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Renewables International (Germany): France begins nuclear bailout

Saturday 13 June 2015

Policy

France begins nuclear bailout

Renewables International, 10 June 2015

Last week, the French government announced plans to inject cash into Areva, the firm that constructs nuclear plants in the country. It is a desperate attempt to ward off the inevitable: bankruptcy.

The French nuclear power sector has always been a top priority for government officials ever since the practically forgotten (and failed) Messmer Plan of the early 1970s. With few orders for nuclear reactors on the books and tremendous cost overruns for the EPR plant under construction in Flamanville, Areva now faces a financially dismal future.

As a result, the French government is officially (press release in French) looking into “reorganizing the French nuclear industry” with a strategic partnership between Areva and EDF, the former state power monopolist. The deal would not make the order books look better by ramping up international demand. Instead, it would absorb losses by spreading them across the merged new company – and eventually transferring them (at least in part) into tax budgets. The deal would at least settle a dispute over whether EDF or Areva should cover cost overruns for the ERP reactor under construction in Flamanville.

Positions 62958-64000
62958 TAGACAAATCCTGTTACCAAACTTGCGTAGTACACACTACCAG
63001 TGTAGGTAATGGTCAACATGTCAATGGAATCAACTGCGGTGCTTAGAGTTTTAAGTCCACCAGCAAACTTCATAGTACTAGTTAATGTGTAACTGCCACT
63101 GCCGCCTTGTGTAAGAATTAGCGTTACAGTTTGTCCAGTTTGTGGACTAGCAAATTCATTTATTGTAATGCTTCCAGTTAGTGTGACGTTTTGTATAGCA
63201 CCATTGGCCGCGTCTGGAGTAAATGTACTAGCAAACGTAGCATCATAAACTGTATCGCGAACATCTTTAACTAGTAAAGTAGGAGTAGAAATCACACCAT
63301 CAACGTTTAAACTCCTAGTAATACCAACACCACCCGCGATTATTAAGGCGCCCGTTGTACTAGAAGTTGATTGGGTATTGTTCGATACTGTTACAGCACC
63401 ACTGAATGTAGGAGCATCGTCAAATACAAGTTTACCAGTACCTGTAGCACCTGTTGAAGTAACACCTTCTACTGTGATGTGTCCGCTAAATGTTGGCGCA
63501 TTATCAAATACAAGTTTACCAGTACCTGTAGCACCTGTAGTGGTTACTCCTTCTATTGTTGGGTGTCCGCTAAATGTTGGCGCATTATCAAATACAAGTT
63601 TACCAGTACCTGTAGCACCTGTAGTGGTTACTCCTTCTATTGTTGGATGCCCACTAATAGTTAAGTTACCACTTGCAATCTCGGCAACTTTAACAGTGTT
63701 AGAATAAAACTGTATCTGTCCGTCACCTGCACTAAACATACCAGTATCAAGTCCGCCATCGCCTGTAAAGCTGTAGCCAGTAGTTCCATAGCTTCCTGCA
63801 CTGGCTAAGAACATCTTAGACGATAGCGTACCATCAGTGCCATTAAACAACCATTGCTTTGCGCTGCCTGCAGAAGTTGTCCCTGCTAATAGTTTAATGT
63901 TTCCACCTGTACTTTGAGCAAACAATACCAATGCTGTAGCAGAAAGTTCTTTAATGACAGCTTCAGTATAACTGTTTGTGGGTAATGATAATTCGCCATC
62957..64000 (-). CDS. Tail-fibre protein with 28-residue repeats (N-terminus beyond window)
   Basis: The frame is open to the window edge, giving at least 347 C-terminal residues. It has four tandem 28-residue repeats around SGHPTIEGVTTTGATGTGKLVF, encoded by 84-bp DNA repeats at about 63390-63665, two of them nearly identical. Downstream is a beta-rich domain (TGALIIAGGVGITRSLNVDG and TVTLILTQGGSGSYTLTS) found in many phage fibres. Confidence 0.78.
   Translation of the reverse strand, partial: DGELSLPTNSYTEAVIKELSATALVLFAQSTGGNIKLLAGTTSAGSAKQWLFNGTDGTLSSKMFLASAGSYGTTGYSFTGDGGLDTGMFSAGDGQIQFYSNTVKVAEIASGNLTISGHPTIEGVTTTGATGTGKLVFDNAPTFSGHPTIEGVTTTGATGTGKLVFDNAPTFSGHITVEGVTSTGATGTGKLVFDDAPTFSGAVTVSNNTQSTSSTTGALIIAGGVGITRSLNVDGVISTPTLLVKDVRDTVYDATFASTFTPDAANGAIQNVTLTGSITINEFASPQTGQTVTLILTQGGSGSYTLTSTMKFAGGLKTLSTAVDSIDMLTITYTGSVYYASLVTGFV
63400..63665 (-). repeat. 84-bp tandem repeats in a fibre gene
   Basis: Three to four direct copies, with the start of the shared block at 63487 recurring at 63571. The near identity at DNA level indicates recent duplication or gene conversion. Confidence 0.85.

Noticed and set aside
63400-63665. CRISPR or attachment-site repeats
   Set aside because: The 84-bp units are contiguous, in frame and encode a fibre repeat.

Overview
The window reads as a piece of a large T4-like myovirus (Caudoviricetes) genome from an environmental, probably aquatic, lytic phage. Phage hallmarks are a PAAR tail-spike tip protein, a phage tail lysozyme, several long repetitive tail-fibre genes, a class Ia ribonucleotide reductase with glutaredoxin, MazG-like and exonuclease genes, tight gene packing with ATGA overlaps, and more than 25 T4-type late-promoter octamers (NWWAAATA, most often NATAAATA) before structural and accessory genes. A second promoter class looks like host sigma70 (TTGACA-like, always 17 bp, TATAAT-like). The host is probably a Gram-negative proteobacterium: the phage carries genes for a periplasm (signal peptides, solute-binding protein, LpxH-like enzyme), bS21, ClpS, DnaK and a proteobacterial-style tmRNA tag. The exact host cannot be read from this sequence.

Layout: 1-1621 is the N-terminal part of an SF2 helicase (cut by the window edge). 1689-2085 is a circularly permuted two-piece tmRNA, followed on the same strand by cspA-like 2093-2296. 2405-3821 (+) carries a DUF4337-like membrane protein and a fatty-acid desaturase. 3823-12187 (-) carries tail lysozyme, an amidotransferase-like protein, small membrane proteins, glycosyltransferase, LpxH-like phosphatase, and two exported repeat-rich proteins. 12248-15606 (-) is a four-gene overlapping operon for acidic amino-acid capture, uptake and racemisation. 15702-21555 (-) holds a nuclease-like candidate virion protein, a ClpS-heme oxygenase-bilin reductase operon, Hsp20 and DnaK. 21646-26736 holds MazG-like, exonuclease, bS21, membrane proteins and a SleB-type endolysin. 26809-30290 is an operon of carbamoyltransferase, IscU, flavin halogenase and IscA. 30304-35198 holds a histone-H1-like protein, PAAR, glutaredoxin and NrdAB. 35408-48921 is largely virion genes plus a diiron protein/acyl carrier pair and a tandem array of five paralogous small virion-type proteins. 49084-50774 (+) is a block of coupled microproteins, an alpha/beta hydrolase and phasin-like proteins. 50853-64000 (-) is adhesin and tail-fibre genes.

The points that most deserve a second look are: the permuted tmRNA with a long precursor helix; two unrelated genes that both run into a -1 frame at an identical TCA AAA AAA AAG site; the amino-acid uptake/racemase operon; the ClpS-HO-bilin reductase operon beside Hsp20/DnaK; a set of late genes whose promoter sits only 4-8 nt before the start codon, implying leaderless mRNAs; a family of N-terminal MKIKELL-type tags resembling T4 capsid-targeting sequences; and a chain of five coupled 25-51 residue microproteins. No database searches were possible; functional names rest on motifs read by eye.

A report by the AFP put some numbers on the entire situation. EDF has reportedly offered to pay more than 2 billion euros to become a main shareholder of Areva. A broker quoted in the article says the merged company may eventually need 7 billion. Raffaele Piria, energy policy expert at Adelphi and co-author of the World Nuclear Industry Status Report 2014, estimates that the bailout may eventually add up to far more than 10 billion euros. The reactor vessel at the Flamanville site is also currently under investigation and may need redoing completely – at a cost of hundreds of millions of euros. These cost overruns, he explains, are currently unclear but not included in the current estimates in the press.

“The question is how long such subsidies will remain politically acceptable to the French public,” Piria says, not to mention compatible with EU state aid rules. The French policy of supporting national champions may leave the country with few options, however. Only recently, former French President Nicholas Sarkozy denied claims by the former head of Areva that France intended to sell a nuclear reactor to Libya’s dictator Moammar Gadhafi. And only a few weeks ago, Finland canceled a potential second order for Areva’s EPR reactor, with the first order facing considerable cost overruns and delays.

A recent article at The Ecologist provides a good overview of the demise of the European Pressurized Reactor, on which the fate of Areva heavily relies. Increasingly, the fate of the French economy depends on it as well.

(Craig Morris / @PPchef)

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